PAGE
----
Suboxone Tastes Bad: Tips to Cope With the Flavor

If you hate the taste of Suboxone, it can make staying on track with your meds more challenging. But there are ways to deal with the flavor.

When you think of all of the struggles and pain that substance use disorder can bring us, the taste of our meds seems like a minor hiccup. But when we’re dealing with the ups and downs of addiction recovery, every obstacle in our paths matters. So let’s talk about the taste of Suboxone (buprenorphine/naloxone) and how to deal with it.

Why does it taste so bad?

The fact is that most medicine tastes bad. The active ingredients (the ingredients that make meds work) often have a metallic, salty, or bitter flavor. But with medications that come in pill form, we swallow them fast and wash them down with water, so our tongues don’t really have a chance to taste them. Suboxone is a sublingual film, which means you put it under your tongue and let it dissolve (or some people let it dissolve pressed against the inside of their cheek). This means the medicine is in your mouth the whole time, so you can’t avoid tasting it. It’s not that Suboxone tastes significantly worse than other medicine — it’s that you’re spending more time tasting it than you do other medicines.

How people overcome the taste

People in medication-assisted treatment (MAT) have come up with so many ways to cope with the flavor of Suboxone! Here are a few of the suggestions that have worked for others. Don’t try any of these while the medication is still in your mouth! Wait until the strip has fully dissolved (ideally at least 15 minutes)!

Obviously, we’re not recommending that anyone start eating tons of candy and drinking buckets of coffee! A nourishing diet is important for all of us, but especially in recovery. But if a bit of candy or beverages can help you take your meds as directed, it only makes sense to give that a try!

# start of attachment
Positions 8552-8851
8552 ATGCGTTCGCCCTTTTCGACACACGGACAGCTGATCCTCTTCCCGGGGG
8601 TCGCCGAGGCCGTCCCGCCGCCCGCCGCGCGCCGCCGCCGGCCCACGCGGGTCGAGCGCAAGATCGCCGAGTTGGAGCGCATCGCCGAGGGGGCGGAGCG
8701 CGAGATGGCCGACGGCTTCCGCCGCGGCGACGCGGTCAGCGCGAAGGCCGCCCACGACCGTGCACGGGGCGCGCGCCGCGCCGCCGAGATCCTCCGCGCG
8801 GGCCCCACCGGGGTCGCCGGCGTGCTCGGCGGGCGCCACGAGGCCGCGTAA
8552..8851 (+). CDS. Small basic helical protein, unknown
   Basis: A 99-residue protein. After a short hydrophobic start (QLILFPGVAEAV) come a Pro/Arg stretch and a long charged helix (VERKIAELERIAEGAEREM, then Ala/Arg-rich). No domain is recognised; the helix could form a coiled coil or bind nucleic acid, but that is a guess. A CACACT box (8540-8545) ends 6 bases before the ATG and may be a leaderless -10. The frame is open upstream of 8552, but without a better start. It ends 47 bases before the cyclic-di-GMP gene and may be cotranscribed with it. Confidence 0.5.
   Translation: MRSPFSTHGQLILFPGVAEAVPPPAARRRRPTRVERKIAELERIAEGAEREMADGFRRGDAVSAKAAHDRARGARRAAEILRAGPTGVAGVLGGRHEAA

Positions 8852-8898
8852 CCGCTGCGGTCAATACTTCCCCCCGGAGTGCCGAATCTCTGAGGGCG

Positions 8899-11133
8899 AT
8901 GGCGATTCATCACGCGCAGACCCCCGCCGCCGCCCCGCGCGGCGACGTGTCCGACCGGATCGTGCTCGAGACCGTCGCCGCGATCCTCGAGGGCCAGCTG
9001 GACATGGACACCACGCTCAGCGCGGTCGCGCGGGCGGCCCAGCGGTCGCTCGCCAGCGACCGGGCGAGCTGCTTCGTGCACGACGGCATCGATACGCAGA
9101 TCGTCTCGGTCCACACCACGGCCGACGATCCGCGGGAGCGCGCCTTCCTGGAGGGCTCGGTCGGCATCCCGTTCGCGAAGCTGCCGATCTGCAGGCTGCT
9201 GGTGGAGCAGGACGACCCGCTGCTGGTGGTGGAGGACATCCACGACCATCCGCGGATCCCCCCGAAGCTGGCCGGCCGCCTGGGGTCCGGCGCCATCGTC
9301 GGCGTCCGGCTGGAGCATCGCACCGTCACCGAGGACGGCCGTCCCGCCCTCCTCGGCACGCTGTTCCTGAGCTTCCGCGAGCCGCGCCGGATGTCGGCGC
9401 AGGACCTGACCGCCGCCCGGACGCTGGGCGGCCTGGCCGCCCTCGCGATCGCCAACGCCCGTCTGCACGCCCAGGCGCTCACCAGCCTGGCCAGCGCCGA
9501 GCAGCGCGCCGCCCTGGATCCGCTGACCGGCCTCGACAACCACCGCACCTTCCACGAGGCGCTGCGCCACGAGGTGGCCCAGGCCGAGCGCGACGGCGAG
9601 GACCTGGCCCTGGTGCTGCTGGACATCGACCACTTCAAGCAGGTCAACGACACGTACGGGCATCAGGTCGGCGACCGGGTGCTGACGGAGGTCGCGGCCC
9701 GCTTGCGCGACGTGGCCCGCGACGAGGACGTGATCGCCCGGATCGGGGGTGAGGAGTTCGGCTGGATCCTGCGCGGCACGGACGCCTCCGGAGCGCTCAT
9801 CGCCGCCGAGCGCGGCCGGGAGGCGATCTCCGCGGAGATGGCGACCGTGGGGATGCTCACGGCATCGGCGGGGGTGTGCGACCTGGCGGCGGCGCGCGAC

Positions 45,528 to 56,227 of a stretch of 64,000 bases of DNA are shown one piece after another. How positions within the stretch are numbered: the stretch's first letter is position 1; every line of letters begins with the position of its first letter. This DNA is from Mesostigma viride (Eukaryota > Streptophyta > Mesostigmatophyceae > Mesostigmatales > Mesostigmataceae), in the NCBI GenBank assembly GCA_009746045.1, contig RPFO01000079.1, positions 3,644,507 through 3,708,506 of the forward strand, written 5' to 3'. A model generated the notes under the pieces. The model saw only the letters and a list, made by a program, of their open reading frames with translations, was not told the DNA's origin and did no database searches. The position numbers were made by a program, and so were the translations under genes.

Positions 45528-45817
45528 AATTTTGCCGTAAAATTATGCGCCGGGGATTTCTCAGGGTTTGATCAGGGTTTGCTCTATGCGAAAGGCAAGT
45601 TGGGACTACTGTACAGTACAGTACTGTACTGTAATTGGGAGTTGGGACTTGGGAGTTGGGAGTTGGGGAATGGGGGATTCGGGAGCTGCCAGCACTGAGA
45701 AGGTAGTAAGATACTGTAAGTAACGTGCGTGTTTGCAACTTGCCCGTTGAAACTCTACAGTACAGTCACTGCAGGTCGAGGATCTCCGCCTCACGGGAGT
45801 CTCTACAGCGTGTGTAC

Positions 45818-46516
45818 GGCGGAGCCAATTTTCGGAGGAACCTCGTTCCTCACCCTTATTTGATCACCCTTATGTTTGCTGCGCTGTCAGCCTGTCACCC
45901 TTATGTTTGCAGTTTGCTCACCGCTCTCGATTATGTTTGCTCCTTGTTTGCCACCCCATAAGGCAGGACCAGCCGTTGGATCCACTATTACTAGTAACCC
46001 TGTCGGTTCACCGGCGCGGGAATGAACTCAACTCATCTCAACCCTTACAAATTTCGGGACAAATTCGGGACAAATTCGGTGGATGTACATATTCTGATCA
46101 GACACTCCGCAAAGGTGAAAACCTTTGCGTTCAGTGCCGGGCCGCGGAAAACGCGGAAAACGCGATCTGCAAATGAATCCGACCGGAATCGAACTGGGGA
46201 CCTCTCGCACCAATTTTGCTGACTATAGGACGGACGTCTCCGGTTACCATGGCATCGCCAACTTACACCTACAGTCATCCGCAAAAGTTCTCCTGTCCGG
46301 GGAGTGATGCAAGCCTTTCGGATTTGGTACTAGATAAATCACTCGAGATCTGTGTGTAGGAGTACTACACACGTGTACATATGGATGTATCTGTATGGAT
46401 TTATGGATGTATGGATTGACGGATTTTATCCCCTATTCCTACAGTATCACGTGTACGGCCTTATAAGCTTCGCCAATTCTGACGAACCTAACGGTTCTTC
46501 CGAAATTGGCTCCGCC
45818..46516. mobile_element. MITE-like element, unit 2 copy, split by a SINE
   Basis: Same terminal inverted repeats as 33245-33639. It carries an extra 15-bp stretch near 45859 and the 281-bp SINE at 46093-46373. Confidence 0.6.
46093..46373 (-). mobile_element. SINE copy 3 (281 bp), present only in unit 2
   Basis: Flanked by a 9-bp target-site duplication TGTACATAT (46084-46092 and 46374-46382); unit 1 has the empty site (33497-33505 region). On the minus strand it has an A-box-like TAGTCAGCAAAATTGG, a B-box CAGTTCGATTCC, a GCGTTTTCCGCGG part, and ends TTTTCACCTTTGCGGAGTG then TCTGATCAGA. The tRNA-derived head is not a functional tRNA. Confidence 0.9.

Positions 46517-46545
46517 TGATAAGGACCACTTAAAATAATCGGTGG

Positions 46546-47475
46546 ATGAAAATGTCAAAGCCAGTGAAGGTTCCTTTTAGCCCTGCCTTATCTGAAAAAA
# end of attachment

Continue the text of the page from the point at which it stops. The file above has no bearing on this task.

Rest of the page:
What NOT to do

There are conflicting reports about brushing your teeth or using mouthwash. Some people find it effective, while for others it creates a terrible orange juice-and-toothpaste combination. So try toothpaste or mouthwash cautiously until you know which camp you fall into!

One hard and fast rule is not to use alcohol to wash away the taste. The medication guide for Suboxone warns against mixing alcohol with Suboxone. The reason for this is that alcohol is a central nervous system depressant, and combining it with any opioid (which buprenorphine is categorized as) can be dangerous.

Another big no-no is swallowing the strip instead of letting it dissolve under your tongue. Buprenorphine isn’t absorbed well by the lining of our digestive system, so if you swallow it, you won’t get the full benefit of the dose. It is absorbed well when dissolved under the tongue or on the cheek, which allows the full dose to work.

Finally, don’t try to use anything — whether on this list or not — until after the film has completely dissolved. Try to wait at least 15 minutes after you put the dose under your tongue. If you eat, drink, spit, or smoke before the Suboxone has dissolved, you will interfere with how well it is absorbed, and therefore how well it works.

Opioid use disorder can be a matter of life and death. If you really cannot handle the taste of Suboxone even after trying the things suggested above, talk to your doctor.

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